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Homework Woes

Mrs. Mimi's Chalk Talks

Homework WoesHomework used to be the bane of my existence. I’m pretty sure my little friends felt the same way too. I had a laundry list of complaints about homework. Again, I’m pretty sure my little friends did as well. 

However, homework is not going anywhere, so let’s try to tackle some of those issues on the teacher side of things, shall we?


Problem #1: I hate thinking up homework assignments each and every week.


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This one is easy! Start filing people! Whether your school or grade level encourages more authentic homework assignments or skill based packets of worksheets, get out those file folders and a Sharpie or open up some new folders on your desktop. Save an entire hard copy of each homework assignment and file it either by month, or by subject matter – whatever works best for you. 

It’s not too late to start even though it’s October. Get started now and you’ll thank me later. If you are more electronically inclined, open up a series of folders on your desktop and start saving homework assignments digitally. And if you are a super nerd like me, you’ll do both. That way you can spend a few minutes tweaking old assignments each year, but don’t have to spend all that time reinventing the wheel.


Problem #2: I hate collecting homework each and every day.


I taught first and second grades, so this was a HUGE problem for me. It was like starting off each day on the sourest note I could think of. “Good morning sweetheart! Where is your homework?” 

One day I decided enough was enough and I began only collecting homework on Monday mornings. After sending out a note to parents reviewing the new policy, and spending quite a bit of classroom time going over the change, we made the transition. And it was truly beautiful. Once I made collecting homework a classroom job, and allowed my friends to remove packets, check off names and re-stuff folders with new homework packets, life suddenly looked a lot better.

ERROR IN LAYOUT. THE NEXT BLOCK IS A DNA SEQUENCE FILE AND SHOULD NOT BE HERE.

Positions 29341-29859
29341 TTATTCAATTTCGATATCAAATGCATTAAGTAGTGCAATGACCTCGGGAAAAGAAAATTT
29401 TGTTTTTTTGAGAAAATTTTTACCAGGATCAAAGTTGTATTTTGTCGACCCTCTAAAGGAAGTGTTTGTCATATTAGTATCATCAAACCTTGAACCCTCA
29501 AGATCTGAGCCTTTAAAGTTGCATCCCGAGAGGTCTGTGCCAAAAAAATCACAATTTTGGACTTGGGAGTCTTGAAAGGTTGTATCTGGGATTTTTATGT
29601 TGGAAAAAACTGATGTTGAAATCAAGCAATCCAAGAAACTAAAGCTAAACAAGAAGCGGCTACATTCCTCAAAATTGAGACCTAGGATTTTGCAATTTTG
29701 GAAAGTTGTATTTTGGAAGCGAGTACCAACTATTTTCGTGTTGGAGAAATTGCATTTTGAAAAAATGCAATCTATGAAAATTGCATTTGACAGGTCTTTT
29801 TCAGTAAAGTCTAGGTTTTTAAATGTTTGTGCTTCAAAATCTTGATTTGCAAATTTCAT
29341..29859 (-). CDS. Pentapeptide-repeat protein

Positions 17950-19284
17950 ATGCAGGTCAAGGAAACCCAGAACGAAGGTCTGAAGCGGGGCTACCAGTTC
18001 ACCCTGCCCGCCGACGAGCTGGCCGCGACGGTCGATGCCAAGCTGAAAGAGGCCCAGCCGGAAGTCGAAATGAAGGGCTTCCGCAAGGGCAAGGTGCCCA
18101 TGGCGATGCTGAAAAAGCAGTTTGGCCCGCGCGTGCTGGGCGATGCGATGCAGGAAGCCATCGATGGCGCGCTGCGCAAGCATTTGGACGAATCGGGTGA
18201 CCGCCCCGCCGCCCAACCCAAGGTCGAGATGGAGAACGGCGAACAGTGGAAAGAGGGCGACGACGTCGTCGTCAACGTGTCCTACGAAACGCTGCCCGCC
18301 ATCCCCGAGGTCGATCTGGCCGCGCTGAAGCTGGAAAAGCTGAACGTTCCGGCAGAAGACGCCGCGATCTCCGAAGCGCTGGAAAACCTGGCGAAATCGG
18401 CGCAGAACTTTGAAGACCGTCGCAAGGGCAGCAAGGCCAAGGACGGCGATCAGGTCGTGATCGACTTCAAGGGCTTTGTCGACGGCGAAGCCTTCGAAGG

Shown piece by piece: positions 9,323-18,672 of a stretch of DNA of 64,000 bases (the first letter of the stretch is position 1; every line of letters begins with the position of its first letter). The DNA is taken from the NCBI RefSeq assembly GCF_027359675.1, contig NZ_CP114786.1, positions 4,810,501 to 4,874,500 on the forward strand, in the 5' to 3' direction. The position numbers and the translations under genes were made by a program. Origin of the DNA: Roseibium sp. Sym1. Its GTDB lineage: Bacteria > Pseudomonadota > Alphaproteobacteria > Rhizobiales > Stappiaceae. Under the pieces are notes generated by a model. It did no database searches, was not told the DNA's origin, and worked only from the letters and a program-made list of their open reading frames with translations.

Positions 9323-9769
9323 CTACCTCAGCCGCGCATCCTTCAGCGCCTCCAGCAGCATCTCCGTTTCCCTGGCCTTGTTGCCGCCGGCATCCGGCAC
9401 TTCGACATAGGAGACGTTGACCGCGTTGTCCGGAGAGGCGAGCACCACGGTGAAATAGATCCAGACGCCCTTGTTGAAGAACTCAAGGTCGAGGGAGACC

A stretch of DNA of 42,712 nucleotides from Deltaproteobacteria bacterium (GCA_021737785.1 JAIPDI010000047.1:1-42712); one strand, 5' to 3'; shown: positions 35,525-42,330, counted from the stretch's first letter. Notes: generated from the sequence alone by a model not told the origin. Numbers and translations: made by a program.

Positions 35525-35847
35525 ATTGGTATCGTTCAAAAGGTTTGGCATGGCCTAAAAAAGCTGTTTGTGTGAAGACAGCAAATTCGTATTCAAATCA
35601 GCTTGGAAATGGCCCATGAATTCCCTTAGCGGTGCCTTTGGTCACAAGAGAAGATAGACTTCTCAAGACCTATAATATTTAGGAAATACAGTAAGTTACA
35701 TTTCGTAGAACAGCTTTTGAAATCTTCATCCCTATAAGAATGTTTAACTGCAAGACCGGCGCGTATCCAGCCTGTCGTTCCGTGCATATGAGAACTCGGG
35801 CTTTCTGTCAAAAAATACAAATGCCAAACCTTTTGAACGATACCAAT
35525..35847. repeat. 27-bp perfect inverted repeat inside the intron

Problem #3: I hate finding the time to grade homework, on top of everything else.


Sometimes, grading homework is not at the top of your list. I know it was never at the top of mine. Yet, it still needs to get done. (Or else you end up with those dreaded piles that we talked about last week!) There are a few options here.

One year, I tried having a sixth grade volunteer correct my homework packets for me. After some training, she did a fabulous job! 

However, if that’s not an option for you, try breaking the load up into more manageable pieces. Do ten today and ten tomorrow. Try correcting a few during your commute (assuming you’re not driving!). Set aside one lunch a week where you correct while you eat. Basically I’m saying set a plan and stick to it! Don’t let those homework packets become the dreaded pile that will just continue to haunt you. 


Problem #4: I hate thinking of new ways to motivate kids to just get it done!


I mean, let’s be real, you can only take away so much recess time before you realize that it’s not working. I had a child who never would have seen the light of day if I had kept that system in place. So I tried changing my frown upside down and making my system based largely on positive rewards, rather than punitive action. 


For example:


  • Give away a Homework Pass good for one night (or one week) free of homework every time a child turns in a certain number of completed assignments.


  • Pick a Homework Star of the week to hold up as an example. Kids love being praised and it shows a good example for other children. 


  • Host a Lunch Date with children who have completed twenty homework assignments. You can buy a pizza or simply have them bring their lunches upstairs- they just really enjoy the one on one time with you.


  • Create a simple Homework Chart and put a stamp after a child’s name for each completed assignment. Perhaps every five or ten stamps, they get to visit your treasure box.


  • Every month, give away a special homework supply to friends who completed a certain number of assignments. One month it could be a new pencil or eraser, another month it could be a box of crayons or a fancy new folder- whatever is on sale! (Money saving hint – I also used to ask parents to donate these Wish List items, or solicited them from sites such as Donor’s Choose.)


How do you make homework more bearable? Share in the comments section!


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